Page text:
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Sharon Thompson is our guest writer this week.  She is a well known South Carolina Garden Writer and Speaker.  Her articles appear in several Master Gardener newsletters, The State newspaper, and Lake Murray-Columbia Magazine.  She enjoys speaking to Master Gardener groups and Garden Clubs.


Article and photo by Sharon Thompson, Garden Writer and Speaker

In 1959, my sixth grade science curriculum included constructing a leaf book. My teacher, Mrs. Weatherell, gave us a list of specific leaves to collect and instructions on how to dry them flat - curling leaves signified last minute collecting. Once dried, we were to tape the leaves to paper, encase the pages in a folder and write a report on each specimen.

 It was an assignment I embraced. Perhaps I already knew that plants would remain a lifelong pursuit.  My Mom kept my leaf book and surprisingly, some of the leaves are still intact.

This time of year, I find myself collecting leaves again, admiring their outrageous beauty and wanting to preserve it.

In our woods, black gums have already released most of their astonishing crimson foliage, but dogwoods still hold on to their tawny reds. Clumps of red maples, planted years ago by the birds, wear lemon yellow uniforms but here and there, a few leaves boast intriguing blotches of bright red. Even some of the scarlet oaks are being true to their name while other oaks are beginning their decline into mud brown. Meanwhile, winged sumac is freshly dressed in ruby red.

Trees and shrubs respond to shorter daylight hours by gradually turning off the lights in their figurative kitchens: chlorophyll, which gives a leaf its green color, stops being produced.   When this happens, pigments called carotenoids, which have been masked by the chlorophyll throughout the growing season, have a chance to show their true colors: brown, orange and yellow. In the fall, conditions within some leaves will produce anthocyanins, which are responsible for red pigments.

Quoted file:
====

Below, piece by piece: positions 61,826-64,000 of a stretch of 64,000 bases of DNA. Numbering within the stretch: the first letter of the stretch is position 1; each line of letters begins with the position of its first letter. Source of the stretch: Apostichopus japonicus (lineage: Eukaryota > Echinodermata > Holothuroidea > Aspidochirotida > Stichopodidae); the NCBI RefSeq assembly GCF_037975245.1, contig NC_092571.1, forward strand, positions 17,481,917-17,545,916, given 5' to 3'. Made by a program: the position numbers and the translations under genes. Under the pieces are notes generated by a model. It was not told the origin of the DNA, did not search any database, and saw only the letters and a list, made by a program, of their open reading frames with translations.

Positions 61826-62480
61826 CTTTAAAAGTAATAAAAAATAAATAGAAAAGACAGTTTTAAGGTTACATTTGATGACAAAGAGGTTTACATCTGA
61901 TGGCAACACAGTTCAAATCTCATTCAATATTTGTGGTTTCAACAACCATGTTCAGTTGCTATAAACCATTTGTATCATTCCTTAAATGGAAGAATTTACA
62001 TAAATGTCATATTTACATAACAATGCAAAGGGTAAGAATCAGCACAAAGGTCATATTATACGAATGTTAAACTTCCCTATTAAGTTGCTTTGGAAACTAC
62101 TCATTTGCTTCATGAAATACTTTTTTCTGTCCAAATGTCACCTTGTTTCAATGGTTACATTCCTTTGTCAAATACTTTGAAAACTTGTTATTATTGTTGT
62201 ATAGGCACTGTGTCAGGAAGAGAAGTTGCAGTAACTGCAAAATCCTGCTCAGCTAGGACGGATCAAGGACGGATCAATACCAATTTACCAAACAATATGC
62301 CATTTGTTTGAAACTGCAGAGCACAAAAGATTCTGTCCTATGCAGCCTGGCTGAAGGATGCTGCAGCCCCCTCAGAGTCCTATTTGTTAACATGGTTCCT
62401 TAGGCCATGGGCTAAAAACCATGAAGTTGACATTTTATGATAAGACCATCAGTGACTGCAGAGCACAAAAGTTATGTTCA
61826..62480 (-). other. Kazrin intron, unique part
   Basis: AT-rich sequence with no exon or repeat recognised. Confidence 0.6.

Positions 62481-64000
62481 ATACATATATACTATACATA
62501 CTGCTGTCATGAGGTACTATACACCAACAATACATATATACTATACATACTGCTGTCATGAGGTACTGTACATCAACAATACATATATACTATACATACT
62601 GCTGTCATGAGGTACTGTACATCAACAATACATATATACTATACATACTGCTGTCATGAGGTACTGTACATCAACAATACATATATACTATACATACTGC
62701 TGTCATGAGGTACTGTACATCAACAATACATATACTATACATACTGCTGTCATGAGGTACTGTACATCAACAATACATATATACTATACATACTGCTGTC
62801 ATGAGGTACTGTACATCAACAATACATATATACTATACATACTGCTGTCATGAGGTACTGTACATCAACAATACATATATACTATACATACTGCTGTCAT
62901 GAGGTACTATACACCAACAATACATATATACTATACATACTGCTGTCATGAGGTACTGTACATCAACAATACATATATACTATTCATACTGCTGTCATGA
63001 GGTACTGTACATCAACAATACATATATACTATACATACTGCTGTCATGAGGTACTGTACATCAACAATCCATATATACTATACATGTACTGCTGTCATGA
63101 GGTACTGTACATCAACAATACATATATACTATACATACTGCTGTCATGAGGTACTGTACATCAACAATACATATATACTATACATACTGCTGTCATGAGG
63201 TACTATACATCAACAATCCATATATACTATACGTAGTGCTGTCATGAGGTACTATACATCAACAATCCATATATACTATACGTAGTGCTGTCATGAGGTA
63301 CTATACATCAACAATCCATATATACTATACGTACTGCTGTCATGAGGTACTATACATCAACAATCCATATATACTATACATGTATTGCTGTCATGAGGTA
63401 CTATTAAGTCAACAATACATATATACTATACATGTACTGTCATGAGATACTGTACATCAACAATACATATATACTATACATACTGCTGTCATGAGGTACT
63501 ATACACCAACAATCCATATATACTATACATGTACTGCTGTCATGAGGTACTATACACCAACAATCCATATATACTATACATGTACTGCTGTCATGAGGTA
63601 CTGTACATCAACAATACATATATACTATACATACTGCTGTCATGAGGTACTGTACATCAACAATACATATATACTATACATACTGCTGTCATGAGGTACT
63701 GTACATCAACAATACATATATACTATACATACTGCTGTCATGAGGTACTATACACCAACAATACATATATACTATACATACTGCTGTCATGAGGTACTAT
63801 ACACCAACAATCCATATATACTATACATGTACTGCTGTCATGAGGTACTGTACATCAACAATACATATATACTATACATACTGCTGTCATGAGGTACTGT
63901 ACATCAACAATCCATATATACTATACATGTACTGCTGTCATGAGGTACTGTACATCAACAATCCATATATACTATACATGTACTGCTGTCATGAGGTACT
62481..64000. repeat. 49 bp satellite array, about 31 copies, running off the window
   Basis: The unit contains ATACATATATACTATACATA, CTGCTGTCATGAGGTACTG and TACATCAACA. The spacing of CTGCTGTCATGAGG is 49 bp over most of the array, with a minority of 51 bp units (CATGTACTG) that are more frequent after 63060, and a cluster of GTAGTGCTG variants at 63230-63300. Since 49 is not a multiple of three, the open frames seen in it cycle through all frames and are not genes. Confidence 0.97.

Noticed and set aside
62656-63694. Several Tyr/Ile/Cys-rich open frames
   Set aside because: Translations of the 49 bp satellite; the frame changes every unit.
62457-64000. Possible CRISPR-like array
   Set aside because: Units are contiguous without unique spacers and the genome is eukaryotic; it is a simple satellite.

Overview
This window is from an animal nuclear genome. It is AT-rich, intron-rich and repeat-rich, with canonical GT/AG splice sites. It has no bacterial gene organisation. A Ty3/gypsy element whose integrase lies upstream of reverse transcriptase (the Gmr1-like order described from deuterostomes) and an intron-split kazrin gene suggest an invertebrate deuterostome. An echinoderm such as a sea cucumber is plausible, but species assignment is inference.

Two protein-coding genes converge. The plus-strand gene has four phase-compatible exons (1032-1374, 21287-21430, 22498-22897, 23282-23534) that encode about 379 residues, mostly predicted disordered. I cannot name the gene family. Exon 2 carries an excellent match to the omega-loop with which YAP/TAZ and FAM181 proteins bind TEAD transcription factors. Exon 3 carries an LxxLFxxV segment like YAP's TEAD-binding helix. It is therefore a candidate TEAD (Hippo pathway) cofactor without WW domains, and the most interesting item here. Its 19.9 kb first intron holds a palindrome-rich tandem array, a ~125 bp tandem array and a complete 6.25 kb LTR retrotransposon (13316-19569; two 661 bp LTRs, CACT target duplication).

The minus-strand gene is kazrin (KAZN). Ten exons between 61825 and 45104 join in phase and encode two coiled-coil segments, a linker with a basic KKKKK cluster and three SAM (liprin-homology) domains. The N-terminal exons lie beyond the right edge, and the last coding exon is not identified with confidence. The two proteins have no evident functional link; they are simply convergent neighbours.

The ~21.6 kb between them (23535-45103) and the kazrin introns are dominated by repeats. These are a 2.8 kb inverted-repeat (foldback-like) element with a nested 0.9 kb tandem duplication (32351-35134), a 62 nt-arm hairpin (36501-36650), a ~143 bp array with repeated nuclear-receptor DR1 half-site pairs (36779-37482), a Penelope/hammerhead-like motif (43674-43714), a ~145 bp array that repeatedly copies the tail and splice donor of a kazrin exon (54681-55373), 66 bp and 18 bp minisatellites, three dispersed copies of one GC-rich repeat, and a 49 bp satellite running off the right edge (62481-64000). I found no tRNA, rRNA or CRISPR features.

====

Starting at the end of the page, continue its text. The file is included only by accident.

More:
One group of shrubs I am always sad to see drop their fall raiment is fothergilla. While not a name that rolls off your tongue (it honors a British physician of the 1700�s, Dr. John Fothergill), this native shrub is one of the finest for fall impact. Changing color late in the season, fothergilla�s blue-green summer foliage morphs to an Impressionistic palette of oranges, corals and reds. 

Happy in part shade to part sun, the dwarf form, Fothergilla gardenii (USDA zones 5-9), matures in the 4'- 6' range while its big brother, Fothergilla major (zones 5-8), can reach the 10' mark. Both are easy to grow with average moisture and occasional fertilizer. Before the leaves come out in the spring, the tips of the slender, zig-zaggy branches display two-inch long, fragrant, white blossoms that resemble bottlebrushes. The sturdy foliage is similar in shape to its first cousin, the witch hazels.

While having a reputation as a suckering plant, my clay soil seems to keep dwarf fothergilla in check. But I would gladly give over more garden space to this fall dazzler. The cultivar, �Mt. Airy,� is the most readily available locally and for good reason: Its reliability and easy-to-grow nature made it a Georgia Gold Medal Selection in 1994.

After I gathered this week's colorful fall ornaments, I put them between the pages of a phone book to dry, ready to discover them on some blustery winter or blistering summer day and remember the radiance of fall.

---Posted November 6, 2009---


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